Nine days after 9/11, Paul Wolfowitz, Lewis Libby, Donald Rumsfeld, and Dick Cheney of the Project for a New American Century sent a letter to President Bush demanding measures against Iraq, Syria, and Iran � . . . even if evidence does not link Iraq directly to the recent attack, any strategy aiming at the eradication of terrorism and its sponsors must include a determined effort to remove Saddam Hussein from power in Iraq . . . We believe the administration should demand that Iran and Syria immediately cease all military, financial, and political support for Hezbollah and its operations. Should Iran and Syria refuse to comply, the administration should consider appropriate measures of retaliation . . .�

On October 29, 2002 William Kristol and Robert Kagan revealed the unfolding agenda to the readers of the Weekly Standard in an article, ominously titled The Gathering Storm: �When all is said and done, the conflict in Afghanistan will be to the war on terrorism what the North Africa campaign was to WWII: an essential beginning on the path to victory. But compared with what looms over the horizon . . . a wide-ranging war in locales from Central Asia to the Middle East and, unfortunately, back to the U.S [emphasis added]. . . . Afghanistan will prove to be an opening battle . . . But this will not end in Afghanistan. It is going to spread and engulf a number of countries in conflicts of varying intensity. It could well require the use of American military power in multiple places simultaneously.�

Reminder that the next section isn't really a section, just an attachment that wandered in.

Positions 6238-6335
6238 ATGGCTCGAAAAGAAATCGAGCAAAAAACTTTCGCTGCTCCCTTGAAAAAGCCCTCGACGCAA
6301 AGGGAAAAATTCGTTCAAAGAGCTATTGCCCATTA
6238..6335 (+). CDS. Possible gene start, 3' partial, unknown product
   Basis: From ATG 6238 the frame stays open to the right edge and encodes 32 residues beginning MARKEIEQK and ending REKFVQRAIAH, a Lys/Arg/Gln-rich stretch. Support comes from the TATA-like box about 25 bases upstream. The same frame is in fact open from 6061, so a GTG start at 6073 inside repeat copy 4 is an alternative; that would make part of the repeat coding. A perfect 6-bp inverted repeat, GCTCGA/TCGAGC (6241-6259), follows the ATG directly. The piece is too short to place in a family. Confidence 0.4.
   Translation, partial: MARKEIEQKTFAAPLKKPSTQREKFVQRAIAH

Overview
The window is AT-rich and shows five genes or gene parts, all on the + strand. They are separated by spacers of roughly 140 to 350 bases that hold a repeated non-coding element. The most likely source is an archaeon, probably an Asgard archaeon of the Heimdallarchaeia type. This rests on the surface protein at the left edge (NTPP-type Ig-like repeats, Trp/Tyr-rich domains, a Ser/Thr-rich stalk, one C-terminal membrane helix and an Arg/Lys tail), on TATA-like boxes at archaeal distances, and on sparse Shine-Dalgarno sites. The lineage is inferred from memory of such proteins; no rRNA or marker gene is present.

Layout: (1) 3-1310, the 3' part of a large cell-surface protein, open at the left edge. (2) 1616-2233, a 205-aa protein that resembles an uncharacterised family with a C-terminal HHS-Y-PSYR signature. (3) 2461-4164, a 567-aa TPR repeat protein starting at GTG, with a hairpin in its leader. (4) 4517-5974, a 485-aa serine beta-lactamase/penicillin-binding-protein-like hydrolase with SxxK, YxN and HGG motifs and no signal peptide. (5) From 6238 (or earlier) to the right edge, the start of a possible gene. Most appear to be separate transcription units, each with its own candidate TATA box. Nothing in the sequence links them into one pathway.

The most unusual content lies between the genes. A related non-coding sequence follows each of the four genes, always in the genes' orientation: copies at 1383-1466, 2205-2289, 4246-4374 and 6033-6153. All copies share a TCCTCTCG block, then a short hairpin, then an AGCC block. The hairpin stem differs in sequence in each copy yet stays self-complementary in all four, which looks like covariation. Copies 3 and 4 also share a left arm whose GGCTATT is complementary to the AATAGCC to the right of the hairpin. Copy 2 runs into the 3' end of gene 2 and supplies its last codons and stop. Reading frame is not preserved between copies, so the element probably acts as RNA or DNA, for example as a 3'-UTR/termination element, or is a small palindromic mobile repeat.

The radical cabal of Zionists tried to enlist popular support for the wars by alluding to Iraq�s energy resources as Paul Wolfowitz did when he stated, �Iraq sits on a sea of oil.� However, after five years of occupation likely costing trillions of dollars, there is little hope of securing any preferential access to, much less, reliable control over any energy resources. Prior to the invasion, Exxon/Mobil was the world�s biggest publicly traded entity, a distinction that now falls on its Chinese competitor, SINOPEC.

While the relative market share of U.S. oil majors has declined, the destruction of Iraqi society, the devastation of its scientific and intellectual institutions, and the dismantling of its industrial infrastructure, all Zionist goals, have been achieved. Similarly, the American economy has been brought to a standstill due to high oil prices resulting from the wars and the current account deficit that is largely a result of borrowing for war spending. Over the course of the occupation, the U.S. dollar has declined in value by nearly 40 percent.

Nobel prize winning economist, Joseph Stiglitz has stated that the sanctions imposed on Iran coupled with the war atmosphere in the Gulf region, in general, has caused investment in and development of new oil production to come to a halt, exacerbating the high prices that result from the constant threats issuing out of Tel Aviv and the neocon institutes in Washington. It remains to be seen whether the non-Zionist elites in the Western world can begin to challenge the endless wars for Israel by at the very least opposing the sanctions against dealings with Iran.